With every infection or vaccination, memory cells form that the body uses to remember the pathogen. This has been known for decades - but the structure of this cellular immunologic memory has previously proven impossible to pin down. Researchers from the University of Basel and University Hospital Basel have now identified a microanatomical region in memory cells that enables them to work rapidly in the first few hours of an immune response, as they report in the journal Immunity.
The human body's immune system remembers disease-causing pathogens and can react more quickly in case of renewed contact. Vaccines are a prime example of how immunologic memory can protect us from infectious diseases. In terms of its function and effect, immunologic memory is well understood - an individual remains healthy despite being exposed to the pathogen. However, the specific cellular structures that enable immunologic memory were previously unknown.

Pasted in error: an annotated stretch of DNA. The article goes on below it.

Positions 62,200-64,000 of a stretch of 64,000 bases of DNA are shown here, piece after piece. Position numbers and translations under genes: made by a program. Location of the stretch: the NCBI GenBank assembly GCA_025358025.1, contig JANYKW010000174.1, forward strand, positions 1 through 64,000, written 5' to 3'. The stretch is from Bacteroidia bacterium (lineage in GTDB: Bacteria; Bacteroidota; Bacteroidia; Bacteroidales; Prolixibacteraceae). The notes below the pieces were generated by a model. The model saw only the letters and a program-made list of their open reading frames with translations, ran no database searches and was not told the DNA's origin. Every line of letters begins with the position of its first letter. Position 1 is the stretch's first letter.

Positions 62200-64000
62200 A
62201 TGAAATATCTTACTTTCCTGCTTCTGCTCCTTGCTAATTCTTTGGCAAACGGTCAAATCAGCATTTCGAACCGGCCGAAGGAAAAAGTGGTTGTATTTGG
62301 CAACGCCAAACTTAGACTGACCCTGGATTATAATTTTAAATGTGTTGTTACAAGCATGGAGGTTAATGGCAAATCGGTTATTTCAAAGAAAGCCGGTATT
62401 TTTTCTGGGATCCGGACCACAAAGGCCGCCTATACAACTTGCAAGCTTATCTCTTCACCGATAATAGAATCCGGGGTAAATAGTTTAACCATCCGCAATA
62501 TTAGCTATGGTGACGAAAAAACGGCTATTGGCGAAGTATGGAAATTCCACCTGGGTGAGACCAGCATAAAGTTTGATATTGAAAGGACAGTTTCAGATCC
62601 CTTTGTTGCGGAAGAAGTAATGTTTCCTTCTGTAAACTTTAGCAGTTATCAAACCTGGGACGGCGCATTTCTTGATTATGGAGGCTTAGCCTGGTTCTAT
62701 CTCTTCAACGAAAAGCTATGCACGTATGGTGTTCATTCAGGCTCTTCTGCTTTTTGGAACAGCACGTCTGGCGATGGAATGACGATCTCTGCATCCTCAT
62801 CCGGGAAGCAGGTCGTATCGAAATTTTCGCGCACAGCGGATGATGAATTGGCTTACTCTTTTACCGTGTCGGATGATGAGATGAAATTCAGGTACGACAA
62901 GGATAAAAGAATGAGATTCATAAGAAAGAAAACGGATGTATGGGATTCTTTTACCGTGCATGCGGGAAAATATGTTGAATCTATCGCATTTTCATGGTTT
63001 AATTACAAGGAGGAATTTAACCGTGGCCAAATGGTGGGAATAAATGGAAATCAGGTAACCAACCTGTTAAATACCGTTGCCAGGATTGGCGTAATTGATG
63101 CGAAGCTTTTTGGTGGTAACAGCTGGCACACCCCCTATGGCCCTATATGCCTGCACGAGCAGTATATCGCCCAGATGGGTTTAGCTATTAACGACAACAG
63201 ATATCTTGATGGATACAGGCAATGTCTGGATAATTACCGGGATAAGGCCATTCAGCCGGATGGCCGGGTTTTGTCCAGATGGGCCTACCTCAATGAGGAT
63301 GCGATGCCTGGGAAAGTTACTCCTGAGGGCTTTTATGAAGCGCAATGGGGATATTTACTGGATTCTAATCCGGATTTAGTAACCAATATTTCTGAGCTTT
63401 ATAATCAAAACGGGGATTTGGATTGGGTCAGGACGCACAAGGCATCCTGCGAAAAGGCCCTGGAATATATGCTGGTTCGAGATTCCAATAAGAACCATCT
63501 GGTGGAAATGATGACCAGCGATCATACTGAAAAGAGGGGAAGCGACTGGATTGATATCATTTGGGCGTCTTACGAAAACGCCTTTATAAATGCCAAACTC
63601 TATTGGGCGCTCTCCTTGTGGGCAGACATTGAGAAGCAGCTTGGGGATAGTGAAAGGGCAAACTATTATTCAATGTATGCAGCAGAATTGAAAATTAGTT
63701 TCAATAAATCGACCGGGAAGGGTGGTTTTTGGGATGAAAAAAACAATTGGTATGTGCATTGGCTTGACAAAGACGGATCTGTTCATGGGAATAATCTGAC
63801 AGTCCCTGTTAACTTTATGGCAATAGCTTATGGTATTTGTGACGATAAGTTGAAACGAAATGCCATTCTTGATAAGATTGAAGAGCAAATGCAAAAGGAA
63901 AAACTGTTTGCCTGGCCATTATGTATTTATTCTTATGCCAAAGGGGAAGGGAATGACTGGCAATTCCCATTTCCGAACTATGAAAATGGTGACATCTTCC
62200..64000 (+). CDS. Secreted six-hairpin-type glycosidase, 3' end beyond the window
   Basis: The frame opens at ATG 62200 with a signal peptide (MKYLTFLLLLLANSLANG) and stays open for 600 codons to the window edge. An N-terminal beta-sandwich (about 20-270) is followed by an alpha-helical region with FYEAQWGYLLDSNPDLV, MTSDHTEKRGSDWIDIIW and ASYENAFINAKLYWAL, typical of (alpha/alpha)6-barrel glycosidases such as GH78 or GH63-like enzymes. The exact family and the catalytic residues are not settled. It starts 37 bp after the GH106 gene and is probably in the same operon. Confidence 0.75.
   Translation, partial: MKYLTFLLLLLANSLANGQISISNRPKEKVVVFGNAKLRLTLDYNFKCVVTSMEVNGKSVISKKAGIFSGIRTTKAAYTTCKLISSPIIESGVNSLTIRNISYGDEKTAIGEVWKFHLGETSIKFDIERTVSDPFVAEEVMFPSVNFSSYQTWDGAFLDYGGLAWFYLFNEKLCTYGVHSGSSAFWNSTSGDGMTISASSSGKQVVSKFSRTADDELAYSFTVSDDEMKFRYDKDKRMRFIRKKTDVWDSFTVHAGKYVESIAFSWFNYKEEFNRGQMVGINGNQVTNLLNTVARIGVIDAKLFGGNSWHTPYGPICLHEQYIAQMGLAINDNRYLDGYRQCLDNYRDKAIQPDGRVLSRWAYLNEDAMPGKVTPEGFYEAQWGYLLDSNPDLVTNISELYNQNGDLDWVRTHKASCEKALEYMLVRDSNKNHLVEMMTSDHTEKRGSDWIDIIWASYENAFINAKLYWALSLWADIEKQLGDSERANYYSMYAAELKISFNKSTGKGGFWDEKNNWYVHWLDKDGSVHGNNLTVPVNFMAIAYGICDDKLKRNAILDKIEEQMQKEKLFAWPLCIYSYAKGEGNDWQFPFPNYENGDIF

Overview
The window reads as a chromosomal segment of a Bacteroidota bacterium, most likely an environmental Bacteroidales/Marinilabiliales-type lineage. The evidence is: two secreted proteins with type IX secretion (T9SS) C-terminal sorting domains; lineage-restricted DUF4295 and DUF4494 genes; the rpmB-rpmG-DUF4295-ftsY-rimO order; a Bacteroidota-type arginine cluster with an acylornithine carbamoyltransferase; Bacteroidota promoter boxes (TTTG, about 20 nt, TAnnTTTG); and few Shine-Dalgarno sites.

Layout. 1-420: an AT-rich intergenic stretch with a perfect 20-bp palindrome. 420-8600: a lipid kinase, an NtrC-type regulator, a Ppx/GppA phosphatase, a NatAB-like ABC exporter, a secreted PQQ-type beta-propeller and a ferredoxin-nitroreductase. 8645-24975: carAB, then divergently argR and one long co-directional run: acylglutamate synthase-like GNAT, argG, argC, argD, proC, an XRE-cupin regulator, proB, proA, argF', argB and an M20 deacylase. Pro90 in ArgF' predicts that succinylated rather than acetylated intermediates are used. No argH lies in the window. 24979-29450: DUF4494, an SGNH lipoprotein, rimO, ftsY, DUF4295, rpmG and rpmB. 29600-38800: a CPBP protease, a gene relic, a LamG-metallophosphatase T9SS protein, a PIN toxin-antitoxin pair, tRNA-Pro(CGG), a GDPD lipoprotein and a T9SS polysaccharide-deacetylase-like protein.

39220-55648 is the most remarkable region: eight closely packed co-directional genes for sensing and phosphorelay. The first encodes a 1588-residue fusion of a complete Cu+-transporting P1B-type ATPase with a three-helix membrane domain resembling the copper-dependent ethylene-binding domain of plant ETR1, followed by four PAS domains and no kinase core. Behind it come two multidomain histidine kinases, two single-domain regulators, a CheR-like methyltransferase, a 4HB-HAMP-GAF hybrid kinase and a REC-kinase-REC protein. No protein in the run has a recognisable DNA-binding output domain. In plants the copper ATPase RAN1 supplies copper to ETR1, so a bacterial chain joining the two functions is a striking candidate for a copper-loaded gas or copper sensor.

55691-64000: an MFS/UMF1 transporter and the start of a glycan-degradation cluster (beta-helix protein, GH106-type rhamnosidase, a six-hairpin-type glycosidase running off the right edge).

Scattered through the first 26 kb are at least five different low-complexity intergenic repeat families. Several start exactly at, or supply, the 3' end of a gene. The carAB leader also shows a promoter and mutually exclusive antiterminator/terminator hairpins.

An international group of researchers led by Professor Christoph Hess from the Department of Biomedicine at the University of Basel and University Hospital Basel have now found a structure that accounts for the rapid immunologic memory of particular immune cells (CD8+ memory T cells): these important memory cells form multiple connections between mitochondria - the powerhouses of cells - and the endoplasmic reticulum, the site of protein production.
Rapid immune response
At these contact sites, the rapid immune memory response is literally "orchestrated", say the researchers. The memory cells concentrate all the signal transmission molecules and enzymes necessary for a rapid immune response here - and so are prepared when the organism is once again exposed to the disease-causing pathogen. This allows the body to quickly protect itself against the infection.